Both Monroe and McCredie note that their respective companies already offer software capable of powering down components of a server, in the interest of boosting energy efficiency. "We just released a new product that has the capability of turning different parts of the server off: disk, CPUs, fan [and] memory DIMMS will be powered down," said Monroe.
Similarly, IBM offers a product called Active Energy Manager, an extension to IBM Systems Director, that features advanced energy control options designed to boost performance per watt by slowing processor clock speed or even putting processors in "nap" mode when not in use.
Beyond the hardware concerns associated with powering down servers, there can be headaches associated with powering on a server from an operational perspective, according to Sun's Monroe. "There are concerns about changes being made to a server config file but it not being recorded in the log. It will take effect at the next reboot, and lo and behold, the system won't come back up," he said.
HP's Baker shared similar sentiments about the difficulty of getting a server back to an operational state after it's turned back on, which is why powering down might be disconcerting for some organizations. "In an enterprise operating system, or depending on the application you're running, it may not be appropriate for it to be controlled in that manner," he said. "Can you automate that process? Certainly. There's a lot to some of these applications, though, in terms of complexity. Can you automate the functionality that allows the server to be turned back on, log in, load all the necessary software ... and get it on the network to do some work? It's certainly possible. It could be a time-consuming process."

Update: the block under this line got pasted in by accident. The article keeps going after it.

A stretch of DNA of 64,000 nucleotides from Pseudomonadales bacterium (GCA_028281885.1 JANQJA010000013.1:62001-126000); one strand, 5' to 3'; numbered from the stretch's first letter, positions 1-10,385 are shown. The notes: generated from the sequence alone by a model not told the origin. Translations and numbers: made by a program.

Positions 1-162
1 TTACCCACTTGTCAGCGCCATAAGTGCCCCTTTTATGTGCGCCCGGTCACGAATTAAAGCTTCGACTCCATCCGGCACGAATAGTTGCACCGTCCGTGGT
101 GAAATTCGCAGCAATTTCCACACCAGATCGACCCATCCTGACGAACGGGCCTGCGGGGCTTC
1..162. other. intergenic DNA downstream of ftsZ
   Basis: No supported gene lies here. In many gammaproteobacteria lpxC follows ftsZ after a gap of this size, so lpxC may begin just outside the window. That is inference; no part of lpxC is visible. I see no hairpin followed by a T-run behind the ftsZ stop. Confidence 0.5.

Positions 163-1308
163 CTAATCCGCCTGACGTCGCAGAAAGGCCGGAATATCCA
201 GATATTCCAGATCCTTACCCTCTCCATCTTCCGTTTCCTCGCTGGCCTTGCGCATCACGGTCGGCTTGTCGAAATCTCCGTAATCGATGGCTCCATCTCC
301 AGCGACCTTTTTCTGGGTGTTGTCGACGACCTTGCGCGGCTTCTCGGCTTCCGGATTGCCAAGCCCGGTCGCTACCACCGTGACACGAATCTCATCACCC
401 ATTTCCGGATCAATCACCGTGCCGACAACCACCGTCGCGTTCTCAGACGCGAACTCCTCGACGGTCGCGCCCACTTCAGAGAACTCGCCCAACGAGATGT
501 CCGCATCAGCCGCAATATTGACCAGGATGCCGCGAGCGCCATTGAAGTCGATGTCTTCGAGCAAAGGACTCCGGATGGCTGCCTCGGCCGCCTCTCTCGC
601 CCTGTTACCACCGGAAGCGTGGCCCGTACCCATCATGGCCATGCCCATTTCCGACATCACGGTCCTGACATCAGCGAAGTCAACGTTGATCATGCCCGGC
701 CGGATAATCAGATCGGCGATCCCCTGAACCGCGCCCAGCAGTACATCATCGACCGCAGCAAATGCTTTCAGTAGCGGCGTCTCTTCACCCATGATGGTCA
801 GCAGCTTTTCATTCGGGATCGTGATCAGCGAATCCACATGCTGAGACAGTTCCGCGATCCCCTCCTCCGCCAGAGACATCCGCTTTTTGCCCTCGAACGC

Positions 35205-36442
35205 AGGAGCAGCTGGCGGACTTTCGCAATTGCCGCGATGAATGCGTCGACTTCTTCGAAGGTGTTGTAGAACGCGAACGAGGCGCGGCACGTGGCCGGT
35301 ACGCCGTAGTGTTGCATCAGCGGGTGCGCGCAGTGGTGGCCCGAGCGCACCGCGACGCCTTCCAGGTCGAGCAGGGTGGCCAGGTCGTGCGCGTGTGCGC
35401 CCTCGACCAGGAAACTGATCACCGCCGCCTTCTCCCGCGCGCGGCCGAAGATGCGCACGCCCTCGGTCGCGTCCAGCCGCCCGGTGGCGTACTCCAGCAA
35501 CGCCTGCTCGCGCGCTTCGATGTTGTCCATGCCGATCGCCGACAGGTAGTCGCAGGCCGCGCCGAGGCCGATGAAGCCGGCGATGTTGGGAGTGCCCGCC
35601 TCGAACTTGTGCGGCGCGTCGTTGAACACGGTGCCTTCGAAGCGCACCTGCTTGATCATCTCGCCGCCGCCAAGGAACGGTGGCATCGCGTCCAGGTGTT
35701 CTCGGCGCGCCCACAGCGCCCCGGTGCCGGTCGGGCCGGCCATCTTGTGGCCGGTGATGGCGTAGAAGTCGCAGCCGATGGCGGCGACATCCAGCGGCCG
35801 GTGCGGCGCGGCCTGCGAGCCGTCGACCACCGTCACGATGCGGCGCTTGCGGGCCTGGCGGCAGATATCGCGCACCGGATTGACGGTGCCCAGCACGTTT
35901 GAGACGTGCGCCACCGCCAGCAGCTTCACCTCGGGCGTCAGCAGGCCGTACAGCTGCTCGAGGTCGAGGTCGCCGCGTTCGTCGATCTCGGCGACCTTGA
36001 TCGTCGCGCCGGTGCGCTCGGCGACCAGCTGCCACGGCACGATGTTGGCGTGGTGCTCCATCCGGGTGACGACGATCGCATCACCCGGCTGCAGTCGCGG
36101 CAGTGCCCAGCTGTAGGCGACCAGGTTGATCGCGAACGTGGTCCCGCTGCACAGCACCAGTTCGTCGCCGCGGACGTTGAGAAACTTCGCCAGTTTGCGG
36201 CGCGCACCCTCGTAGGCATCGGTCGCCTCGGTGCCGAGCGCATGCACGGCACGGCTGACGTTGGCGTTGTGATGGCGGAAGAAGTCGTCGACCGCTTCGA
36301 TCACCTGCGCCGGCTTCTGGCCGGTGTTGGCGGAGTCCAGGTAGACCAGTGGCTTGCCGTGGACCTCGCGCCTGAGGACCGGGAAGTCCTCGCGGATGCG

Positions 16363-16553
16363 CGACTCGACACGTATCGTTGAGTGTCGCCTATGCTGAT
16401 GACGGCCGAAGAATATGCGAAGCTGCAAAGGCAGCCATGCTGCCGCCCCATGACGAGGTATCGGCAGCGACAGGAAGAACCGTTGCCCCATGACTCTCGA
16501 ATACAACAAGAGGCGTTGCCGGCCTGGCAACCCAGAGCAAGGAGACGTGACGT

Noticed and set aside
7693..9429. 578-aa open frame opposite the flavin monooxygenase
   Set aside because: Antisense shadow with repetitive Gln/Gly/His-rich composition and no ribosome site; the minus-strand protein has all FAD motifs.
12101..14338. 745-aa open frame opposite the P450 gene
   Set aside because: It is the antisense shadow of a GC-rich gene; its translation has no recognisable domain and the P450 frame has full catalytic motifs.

Some companies say they're already powering down servers that aren't in use. One company that strongly advocates the practice is Cassatt. The company offers a software solution, called Cassatt Active Response, that automatically powers servers off and on in response to preset conditions, whether time-based (e.g., powering down servers at the end of the workday and on weekends) or related to application availability (if service levels for a given app reach a certain threshold, a new server would fire up).
Notably, VMware offers "experimental" functionality in VMware Infrastructure 3.5 for powering off and on servers called Distributed Power Management. It's designed to automatically power off servers not currently needed in order to meet service levels, and automatically power on servers as demand for compute resources increases.